My taste in music has wandered across the landscape of sound for over 30 years. From the moment I was given my first AM radio back in 1973, I began a love affair with music that has lasted to this very day.
One type of music that has rarely been left off my playlists, is the Delta Blues. Yeah, I can hear the gears working in your head wondering, “how can a transplant from Mexico possibly have an affinity for down-home delta music?” Well, I really can’t answer it with any clear understanding as to the “why” of it all. But I can speak to the how. Back in the day there was a late night (for me anyway) show that was on at about 9 PM in San Diego that focused on Blues. I’d sit there, in the dark, mesmerized by not only the music but the mythos surrounding the legends of the genre. With a whole cadre of men with names like Howling Wolf, Muddy Waters, Lightning Hopkins, T-Bone Walker, and Son House, you can see how a boy’s imagination might run away with itself over the hill and into the bayou.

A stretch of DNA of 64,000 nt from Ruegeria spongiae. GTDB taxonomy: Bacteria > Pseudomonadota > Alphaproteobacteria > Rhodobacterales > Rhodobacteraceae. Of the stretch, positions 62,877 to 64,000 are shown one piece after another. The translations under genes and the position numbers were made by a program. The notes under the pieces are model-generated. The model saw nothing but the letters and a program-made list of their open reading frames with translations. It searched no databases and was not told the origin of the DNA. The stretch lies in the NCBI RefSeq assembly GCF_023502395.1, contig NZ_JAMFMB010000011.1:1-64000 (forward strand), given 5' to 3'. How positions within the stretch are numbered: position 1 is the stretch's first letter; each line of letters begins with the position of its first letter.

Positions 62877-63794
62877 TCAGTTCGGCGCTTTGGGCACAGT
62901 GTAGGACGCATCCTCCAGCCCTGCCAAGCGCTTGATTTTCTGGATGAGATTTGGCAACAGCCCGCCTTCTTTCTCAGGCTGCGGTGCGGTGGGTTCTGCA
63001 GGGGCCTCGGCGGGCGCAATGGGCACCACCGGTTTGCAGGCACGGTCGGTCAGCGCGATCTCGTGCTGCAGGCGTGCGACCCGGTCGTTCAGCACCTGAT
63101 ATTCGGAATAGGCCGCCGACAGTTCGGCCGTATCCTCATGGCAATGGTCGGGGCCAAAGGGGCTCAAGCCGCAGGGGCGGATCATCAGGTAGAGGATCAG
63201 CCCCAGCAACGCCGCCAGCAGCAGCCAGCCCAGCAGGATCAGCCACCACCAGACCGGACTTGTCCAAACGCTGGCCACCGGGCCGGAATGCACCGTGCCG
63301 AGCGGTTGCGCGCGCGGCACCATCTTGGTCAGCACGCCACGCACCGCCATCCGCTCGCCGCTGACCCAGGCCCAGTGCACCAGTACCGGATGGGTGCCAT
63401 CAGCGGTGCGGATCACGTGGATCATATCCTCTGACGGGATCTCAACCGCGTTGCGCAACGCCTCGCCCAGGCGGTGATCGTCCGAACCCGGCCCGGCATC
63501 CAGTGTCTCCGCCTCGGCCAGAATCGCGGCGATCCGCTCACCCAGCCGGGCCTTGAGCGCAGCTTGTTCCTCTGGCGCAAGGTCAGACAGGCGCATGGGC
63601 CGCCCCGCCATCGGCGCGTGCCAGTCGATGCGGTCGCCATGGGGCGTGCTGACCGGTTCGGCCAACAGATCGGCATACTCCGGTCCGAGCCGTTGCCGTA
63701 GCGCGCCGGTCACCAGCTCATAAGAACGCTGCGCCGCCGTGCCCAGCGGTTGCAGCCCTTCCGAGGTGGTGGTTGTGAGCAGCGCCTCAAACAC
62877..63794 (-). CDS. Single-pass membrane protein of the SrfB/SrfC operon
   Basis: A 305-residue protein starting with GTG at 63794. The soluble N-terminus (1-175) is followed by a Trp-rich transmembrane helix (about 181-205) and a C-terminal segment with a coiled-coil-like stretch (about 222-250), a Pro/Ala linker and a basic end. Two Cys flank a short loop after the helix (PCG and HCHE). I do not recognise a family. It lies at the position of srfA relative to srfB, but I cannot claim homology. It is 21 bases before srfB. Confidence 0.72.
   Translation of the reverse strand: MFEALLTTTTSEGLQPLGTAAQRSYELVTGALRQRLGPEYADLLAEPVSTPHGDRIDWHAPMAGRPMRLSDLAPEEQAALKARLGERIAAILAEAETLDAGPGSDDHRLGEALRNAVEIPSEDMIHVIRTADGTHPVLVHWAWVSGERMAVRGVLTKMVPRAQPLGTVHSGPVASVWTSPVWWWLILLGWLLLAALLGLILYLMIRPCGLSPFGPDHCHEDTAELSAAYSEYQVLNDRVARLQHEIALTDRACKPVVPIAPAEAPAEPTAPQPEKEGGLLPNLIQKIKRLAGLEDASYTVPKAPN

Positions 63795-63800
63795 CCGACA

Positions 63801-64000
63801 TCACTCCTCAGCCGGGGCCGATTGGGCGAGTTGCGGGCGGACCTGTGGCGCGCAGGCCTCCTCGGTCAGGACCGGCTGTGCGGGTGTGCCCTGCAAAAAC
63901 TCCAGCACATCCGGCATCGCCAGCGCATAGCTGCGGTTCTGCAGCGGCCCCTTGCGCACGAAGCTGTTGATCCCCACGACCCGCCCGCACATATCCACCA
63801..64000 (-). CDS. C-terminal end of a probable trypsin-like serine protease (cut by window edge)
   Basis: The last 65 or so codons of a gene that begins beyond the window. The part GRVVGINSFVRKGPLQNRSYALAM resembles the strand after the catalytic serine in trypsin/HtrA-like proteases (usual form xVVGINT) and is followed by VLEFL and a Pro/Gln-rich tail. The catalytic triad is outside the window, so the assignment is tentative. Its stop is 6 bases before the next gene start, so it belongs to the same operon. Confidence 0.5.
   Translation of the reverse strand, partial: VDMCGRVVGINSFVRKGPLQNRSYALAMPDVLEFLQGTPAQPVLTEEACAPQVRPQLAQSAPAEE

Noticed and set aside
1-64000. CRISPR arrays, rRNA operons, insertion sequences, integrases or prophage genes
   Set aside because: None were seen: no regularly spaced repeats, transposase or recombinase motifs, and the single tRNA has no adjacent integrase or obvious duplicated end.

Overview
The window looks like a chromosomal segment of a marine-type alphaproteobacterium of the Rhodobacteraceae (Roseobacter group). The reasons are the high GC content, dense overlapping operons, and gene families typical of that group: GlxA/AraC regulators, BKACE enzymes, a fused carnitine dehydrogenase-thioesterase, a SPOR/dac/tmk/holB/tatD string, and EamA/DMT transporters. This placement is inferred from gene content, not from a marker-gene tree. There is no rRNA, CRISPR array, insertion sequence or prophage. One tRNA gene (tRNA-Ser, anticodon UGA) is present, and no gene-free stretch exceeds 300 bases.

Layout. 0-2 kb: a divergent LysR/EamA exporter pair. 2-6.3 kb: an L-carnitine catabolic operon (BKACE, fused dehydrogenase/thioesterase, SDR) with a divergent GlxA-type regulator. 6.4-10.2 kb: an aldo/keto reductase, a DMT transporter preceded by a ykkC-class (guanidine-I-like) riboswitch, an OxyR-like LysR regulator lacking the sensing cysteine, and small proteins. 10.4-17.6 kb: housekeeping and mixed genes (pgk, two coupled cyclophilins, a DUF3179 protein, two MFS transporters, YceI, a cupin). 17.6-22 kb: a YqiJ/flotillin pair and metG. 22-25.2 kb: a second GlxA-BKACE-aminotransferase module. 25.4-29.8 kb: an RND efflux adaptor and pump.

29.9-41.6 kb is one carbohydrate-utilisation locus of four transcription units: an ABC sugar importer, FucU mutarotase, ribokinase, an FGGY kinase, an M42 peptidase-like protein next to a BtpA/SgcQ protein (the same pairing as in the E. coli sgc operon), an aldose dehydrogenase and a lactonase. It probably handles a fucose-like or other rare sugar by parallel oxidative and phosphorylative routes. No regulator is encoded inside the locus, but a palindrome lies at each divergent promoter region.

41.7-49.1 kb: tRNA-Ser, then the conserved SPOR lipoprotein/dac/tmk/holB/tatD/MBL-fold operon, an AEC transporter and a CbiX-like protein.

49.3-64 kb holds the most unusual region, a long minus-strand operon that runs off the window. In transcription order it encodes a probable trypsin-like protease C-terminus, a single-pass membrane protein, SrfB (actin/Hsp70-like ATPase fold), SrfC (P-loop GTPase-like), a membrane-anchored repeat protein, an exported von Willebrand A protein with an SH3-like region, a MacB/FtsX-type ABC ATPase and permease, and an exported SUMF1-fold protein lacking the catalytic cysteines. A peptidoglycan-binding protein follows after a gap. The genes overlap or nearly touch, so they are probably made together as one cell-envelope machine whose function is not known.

I can still remember the impact of that one particular story that pushed me to learn as much as I could about the music and the men and women who created it. Muddy Waters was in a band in the mid-40s informally known as “The Headhunters,” because the band would ask to sit in with any house band playing in a bar. Apparently, Muddy’s crew was so “tight and vicious” on-stage that they “cut the heads” off their onstage competition in short order.
That image of a group of finely suited bluesmen usurping the stage from a house band is so incredibly attractive to me, it has spawned more than a few attempts to write screenplays about the idea. Much like the movie “Crossroads,” which was inspired by the legend of Robert Johnson’s attempt to “win” back his soul from the devil, the Muddy Waters story would lend itself well to Hollywood adaptation.